The Gabba was the home ground for the Brisbane Bears from 1993 to 1996 and since 1997 has been the home of the Brisbane Lions AFL team. The record crowd for an Australian rules football match is 37,473 between the Brisbane Lions and Richmond in the 2019 second qualifying final.
Australian football has a long association with the ground. The Queensland Football League, a precursor to AFL Queensland played matches at the Gabba from 1905 to 1914, 1959 to 1971, and in the late 1970s and early 1980s. AFLQ matches resumed in 1993 as curtain-raiser events to AFL games, along with occasional AFLQ Grand Finals.
Interstate games, including the 1961 national carnival have also been played there, as was a demonstration game during the 1982 Commonwealth Games. In 1991 the Gabba was host to Queensland's only victory over a Victorian side.
During the 2020 AFL season, the Gabba hosted a greater number of home and away matches than usual, due to the temporary relocation of Victorian and other clubs as a result of the COVID-19 pandemic. The venue was also selected to host the 2020 AFL Grand Final, with the Melbourne Cricket Ground not capable of hosting any spectators at the match. The Gabba thus became the first stadium outside the state of Victoria to host a VFL/AFL Grand Final, which Richmond won against Geelong by 12.9 (81) to 7.8 (50) in front of 29,707 people – just under the venue's temporary maximum capacity due to the pandemic.Previously, since the MCG began hosting VFL/AFL Grand Finals (VFL until 1989, AFL afterwards), only three other venues had done so: Princes Park (1942, 1943 and 1945), the St Kilda Cricket Ground (1944) and Waverley Park (1991).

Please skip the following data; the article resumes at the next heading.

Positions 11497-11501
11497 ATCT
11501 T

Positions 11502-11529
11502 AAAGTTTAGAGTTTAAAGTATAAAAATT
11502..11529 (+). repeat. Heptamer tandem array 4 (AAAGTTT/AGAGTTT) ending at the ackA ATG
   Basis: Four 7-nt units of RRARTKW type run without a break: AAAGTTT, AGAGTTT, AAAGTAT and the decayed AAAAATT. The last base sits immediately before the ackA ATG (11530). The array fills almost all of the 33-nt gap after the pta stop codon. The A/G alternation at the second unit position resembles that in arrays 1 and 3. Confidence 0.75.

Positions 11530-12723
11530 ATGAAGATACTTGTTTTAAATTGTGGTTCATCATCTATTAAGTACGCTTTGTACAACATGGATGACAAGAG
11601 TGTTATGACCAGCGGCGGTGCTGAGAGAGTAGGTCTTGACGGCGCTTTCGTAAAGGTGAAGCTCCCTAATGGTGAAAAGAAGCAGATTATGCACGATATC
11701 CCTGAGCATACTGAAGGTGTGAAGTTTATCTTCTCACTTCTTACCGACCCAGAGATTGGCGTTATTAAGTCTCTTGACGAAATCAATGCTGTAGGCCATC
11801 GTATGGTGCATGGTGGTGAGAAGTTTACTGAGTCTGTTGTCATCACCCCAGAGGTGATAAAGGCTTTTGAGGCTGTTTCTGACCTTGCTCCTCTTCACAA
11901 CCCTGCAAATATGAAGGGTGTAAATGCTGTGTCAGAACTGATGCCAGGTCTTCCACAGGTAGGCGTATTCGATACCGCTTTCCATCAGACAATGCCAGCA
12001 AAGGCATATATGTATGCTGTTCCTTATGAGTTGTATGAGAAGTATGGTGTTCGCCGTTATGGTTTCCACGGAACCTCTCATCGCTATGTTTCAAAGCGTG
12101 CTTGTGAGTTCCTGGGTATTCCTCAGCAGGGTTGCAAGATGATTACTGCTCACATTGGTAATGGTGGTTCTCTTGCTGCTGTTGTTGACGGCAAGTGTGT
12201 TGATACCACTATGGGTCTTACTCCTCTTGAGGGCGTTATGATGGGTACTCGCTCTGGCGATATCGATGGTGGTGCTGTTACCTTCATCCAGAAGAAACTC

In the early 1900s, the Gabba hosted numerous matches between Australia and various touring nations.During the 1950s and 1960s the Gabba hosted soccer matches for English first division and Scottish clubs including Blackpool FC, Everton FC, Manchester United and Heart of Midlothian F.C.. The Chinese and South African national teams also played at the ground. During the 2000 Summer Olympics, the Gabba hosted association football group games.